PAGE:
Meeting the On-campus Demand for Counseling Services

Of all the questions that college students pose, asking for help with issues of emotional well-being may be the toughest.

Enter Ruth Burgher-Gibore, who recently joined Woodbury as Director of Counseling Services, fulfilling a longstanding desire to be of service to college-age students within the San Fernando Valley. That said, Ruth has spent her entire professional career addressing mental health concerns, with child, adolescent, adult and older adult populations in both Los Angeles and South Florida.

“Woodbury offered an opportunity to work exclusively with the private university population as well as to assist those within the Valley, where I happen to live,” she says. “For us, the most pressing issues deal with ensuring that all students are supported, since the demand for counseling services is so great.” The Burbank campus includes a counseling services department staff of three, two of which are part-time, along with an additional staff member on the San Diego campus.

Ruth became licensed as a Marriage and Family Therapist in 2004, following completion of her Master’s in Marriage and Family Therapy from United States International University in Scripps Ranch San Diego. She obtained her undergraduate BA in Psychology from Long Island University in Brooklyn.

“I have worked in various capacities within the mental health community since the age of 18,” she says. “That includes administrative leadership, managing multiple clinics, programs and contracts, as well as direct service provision. I enjoy both the management side and the counseling side. At Woodbury, I have the opportunity to do both.”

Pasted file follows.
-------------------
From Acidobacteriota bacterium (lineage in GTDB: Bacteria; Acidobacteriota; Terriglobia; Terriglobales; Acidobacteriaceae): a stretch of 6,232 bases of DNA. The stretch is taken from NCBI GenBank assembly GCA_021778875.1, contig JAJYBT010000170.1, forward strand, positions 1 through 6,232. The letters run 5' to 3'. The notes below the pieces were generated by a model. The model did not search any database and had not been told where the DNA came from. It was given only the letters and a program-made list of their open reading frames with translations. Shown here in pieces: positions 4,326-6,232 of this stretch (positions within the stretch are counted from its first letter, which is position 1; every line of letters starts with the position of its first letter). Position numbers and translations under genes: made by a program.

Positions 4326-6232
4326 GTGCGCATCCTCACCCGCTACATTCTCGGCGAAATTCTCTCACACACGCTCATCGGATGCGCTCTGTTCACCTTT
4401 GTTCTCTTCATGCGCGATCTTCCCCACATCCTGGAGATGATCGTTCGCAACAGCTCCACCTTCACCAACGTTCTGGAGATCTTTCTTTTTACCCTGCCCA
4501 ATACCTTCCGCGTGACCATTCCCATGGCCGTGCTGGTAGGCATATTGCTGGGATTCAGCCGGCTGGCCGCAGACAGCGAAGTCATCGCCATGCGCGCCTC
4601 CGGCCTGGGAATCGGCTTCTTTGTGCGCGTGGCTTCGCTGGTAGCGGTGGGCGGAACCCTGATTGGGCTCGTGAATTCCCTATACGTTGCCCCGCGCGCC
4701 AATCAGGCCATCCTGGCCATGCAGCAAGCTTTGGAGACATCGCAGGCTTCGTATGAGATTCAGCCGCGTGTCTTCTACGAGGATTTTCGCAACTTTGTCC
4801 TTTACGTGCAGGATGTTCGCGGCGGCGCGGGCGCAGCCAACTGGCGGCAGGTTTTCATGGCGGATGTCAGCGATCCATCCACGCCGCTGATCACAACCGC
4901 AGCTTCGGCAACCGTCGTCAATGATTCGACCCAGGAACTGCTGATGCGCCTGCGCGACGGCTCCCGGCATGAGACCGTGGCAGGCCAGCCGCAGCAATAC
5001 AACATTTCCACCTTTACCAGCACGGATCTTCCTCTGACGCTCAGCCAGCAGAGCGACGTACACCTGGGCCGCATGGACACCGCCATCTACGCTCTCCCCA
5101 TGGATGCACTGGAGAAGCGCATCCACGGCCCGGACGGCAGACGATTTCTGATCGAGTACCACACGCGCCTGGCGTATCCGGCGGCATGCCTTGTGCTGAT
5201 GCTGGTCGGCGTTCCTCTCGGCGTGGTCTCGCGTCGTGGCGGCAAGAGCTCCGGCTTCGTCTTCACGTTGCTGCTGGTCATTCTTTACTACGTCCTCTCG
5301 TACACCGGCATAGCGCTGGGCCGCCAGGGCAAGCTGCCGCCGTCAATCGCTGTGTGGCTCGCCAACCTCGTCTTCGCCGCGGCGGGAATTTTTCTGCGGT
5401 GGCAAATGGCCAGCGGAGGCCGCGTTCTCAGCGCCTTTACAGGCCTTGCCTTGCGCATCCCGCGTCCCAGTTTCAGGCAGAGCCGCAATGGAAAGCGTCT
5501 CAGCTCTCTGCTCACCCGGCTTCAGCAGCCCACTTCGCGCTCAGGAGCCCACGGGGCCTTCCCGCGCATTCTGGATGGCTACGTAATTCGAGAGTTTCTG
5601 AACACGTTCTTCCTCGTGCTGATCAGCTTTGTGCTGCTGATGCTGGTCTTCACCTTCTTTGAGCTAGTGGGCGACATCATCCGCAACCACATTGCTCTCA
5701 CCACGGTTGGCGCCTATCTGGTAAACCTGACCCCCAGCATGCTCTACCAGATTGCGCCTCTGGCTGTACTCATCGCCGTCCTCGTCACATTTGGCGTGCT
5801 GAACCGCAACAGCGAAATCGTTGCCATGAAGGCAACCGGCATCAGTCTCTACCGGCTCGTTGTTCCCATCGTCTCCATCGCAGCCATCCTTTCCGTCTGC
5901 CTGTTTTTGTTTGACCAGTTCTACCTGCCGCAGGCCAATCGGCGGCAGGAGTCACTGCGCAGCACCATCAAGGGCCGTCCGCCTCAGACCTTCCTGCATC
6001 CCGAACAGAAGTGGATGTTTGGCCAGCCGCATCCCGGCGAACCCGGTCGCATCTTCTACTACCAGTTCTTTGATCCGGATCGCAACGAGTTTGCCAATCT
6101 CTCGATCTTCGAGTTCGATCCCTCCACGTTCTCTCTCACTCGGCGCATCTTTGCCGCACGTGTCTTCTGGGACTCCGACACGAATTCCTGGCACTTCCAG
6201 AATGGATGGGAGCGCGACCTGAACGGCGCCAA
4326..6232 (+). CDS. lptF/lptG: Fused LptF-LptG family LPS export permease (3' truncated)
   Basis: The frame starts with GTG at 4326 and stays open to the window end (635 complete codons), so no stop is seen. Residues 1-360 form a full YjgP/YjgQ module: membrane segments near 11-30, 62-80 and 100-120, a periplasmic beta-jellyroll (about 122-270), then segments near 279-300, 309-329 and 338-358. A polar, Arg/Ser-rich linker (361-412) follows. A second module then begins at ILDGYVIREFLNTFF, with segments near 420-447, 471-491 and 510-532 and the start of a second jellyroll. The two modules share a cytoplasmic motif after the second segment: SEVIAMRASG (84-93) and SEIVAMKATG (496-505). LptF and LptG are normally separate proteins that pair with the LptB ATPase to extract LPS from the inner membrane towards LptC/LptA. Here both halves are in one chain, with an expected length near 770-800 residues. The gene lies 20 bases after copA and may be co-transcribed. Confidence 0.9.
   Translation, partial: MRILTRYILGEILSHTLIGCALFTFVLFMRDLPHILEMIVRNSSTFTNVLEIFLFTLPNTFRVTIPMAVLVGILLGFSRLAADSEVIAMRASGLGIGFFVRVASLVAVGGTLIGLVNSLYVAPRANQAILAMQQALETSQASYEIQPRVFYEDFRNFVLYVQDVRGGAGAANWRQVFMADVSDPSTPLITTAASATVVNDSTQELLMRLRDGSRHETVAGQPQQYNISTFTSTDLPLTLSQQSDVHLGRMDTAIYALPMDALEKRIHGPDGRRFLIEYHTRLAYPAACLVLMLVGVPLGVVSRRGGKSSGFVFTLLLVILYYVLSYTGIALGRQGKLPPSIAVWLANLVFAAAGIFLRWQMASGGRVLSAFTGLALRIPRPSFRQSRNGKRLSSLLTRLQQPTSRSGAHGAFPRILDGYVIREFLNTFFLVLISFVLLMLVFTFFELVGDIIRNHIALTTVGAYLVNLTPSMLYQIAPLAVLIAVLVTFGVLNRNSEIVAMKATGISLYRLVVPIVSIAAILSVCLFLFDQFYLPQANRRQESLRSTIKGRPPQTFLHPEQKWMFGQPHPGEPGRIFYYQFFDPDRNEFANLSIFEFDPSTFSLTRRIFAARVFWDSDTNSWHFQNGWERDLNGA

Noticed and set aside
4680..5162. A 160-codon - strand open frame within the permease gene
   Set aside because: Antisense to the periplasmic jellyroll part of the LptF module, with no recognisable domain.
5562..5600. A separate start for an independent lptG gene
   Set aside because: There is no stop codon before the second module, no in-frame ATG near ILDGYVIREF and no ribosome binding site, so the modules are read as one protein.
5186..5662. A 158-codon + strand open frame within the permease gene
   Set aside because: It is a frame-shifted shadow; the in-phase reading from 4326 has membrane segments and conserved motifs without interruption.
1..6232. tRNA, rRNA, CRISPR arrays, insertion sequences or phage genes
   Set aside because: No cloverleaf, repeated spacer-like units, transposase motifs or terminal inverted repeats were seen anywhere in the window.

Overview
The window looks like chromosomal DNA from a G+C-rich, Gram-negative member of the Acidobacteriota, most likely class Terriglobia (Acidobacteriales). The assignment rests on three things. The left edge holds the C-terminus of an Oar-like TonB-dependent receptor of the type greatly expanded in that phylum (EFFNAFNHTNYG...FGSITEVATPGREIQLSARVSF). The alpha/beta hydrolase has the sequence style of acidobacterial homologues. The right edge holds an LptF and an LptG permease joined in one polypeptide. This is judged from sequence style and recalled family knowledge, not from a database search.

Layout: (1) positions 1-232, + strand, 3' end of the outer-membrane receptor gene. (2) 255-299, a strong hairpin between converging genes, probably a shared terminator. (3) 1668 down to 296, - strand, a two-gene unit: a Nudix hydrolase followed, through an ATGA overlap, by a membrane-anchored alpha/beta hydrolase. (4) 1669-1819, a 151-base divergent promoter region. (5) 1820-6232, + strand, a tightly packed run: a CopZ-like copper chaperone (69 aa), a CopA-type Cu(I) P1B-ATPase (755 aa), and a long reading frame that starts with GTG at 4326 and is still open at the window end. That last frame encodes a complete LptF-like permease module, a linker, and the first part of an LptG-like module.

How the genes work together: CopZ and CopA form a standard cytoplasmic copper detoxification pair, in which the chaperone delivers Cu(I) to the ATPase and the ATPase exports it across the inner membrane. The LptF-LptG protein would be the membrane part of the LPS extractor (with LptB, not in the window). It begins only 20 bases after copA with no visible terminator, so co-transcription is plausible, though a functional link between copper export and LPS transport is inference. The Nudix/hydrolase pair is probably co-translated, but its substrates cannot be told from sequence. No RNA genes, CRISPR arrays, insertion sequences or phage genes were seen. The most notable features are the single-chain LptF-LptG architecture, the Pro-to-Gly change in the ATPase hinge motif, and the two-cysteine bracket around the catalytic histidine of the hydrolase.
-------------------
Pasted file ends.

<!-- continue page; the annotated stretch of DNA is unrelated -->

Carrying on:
Ruth is especially attuned to the challenges associated with serving first-generation students. “Communication and acculturation-related concerns are paramount, and that definitely applies to Woodbury,” she says. “Often, the student’s first language may be one other than English. This can present issues in expressing ideas or mental health-related concepts to family members, particularly when those expressions are not consistent with cultural or family norms and values.  Students find themselves adapting and adjusting to the new culture at large, in general – and family members aren’t always able to readily embrace these kinds of changes.”

As a participating member of the campus CARE team – an active committee comprised of security staff, admissions staff, support staff, the Associate Dean of Students and the Director of Counseling – Ruth and colleagues assess concerns to determine both the level of risk and appropriate interventions. Staff, faculty and students are invited to submit student-related concerns to the CARE team at any time, via Starfish, Gecko, e-mail and other means of communication.

“The CARE team is involved in multiple areas of student concern, with the primary focus being to ensure the student’s well-being and optimal functioning on campus,” she says.  “The CARE team is a support base from which interventions are determined. And family members can meet with members of the CARE team, depending on the need. I think it’s absolutely wonderful that Woodbury offers counseling services right here on campus, accessible to any and all students.”

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